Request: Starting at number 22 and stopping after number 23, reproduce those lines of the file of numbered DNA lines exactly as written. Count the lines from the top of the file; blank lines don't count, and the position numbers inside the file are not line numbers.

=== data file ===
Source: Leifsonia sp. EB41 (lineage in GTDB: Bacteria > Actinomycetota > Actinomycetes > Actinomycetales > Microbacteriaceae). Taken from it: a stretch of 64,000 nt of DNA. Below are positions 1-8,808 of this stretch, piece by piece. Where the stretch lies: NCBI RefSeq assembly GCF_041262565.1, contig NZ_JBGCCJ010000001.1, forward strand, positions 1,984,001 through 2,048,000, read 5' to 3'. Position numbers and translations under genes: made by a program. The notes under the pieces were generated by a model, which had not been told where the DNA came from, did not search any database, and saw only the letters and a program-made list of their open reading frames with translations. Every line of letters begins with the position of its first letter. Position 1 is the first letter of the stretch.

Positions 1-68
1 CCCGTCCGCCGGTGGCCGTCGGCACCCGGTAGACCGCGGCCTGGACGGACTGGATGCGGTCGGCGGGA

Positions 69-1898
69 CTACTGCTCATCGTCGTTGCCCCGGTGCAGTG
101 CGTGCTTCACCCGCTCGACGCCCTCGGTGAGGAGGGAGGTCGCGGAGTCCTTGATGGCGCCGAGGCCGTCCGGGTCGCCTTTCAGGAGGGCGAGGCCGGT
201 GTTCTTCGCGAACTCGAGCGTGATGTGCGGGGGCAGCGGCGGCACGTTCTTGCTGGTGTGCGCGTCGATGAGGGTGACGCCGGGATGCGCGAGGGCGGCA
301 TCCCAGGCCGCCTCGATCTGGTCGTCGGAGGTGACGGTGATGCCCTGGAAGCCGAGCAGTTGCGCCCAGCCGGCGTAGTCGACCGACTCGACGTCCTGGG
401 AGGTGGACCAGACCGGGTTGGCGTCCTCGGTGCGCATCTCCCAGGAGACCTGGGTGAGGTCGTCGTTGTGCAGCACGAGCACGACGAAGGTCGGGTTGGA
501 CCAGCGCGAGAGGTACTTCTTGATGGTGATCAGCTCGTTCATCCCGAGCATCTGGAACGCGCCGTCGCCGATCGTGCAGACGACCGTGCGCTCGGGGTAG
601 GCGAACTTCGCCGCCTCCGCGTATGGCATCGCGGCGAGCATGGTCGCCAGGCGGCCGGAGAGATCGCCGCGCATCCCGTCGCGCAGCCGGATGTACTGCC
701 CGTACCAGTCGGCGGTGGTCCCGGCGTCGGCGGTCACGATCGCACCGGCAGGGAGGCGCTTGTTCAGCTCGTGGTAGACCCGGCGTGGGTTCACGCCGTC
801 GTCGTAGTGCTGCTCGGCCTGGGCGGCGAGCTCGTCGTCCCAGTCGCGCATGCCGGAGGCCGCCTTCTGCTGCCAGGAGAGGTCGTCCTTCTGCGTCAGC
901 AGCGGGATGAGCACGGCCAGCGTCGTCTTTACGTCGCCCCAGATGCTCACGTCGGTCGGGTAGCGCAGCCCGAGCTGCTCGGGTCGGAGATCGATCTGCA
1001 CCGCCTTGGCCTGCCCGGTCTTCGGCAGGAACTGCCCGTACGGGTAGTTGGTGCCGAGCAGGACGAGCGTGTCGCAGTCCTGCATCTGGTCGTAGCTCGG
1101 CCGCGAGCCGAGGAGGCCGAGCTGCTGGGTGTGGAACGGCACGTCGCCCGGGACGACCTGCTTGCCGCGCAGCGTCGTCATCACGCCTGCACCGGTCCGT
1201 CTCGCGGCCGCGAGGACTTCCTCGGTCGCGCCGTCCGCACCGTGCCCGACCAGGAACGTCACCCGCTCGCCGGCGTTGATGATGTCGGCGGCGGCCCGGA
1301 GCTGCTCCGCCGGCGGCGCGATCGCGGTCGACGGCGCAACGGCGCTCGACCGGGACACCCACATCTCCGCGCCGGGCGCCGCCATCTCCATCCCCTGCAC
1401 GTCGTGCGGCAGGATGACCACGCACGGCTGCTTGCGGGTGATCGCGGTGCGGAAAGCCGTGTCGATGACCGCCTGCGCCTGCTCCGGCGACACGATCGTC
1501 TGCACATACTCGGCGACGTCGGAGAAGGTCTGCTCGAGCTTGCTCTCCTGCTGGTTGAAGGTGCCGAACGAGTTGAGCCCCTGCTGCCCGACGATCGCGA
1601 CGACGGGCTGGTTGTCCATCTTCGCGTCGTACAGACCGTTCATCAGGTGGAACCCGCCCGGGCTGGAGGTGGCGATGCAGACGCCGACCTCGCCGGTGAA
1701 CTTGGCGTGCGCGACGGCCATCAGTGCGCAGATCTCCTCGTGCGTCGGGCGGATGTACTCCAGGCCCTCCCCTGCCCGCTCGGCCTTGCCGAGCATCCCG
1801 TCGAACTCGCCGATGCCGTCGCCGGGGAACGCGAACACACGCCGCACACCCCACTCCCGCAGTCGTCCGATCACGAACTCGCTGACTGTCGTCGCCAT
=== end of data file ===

1701 CTTGGCGTGCGCGACGGCCATCAGTGCGCAGATCTCCTCGTGCGTCGGGCGGATGTACTCCAGGCCCTCCCCTGCCCGCTCGGCCTTGCCGAGCATCCCG
1801 TCGAACTCGCCGATGCCGTCGCCGGGGAACGCGAACACACGCCGCACACCCCACTCCCGCAGTCGTCCGATCACGAACTCGCTGACTGTCGTCGCCAT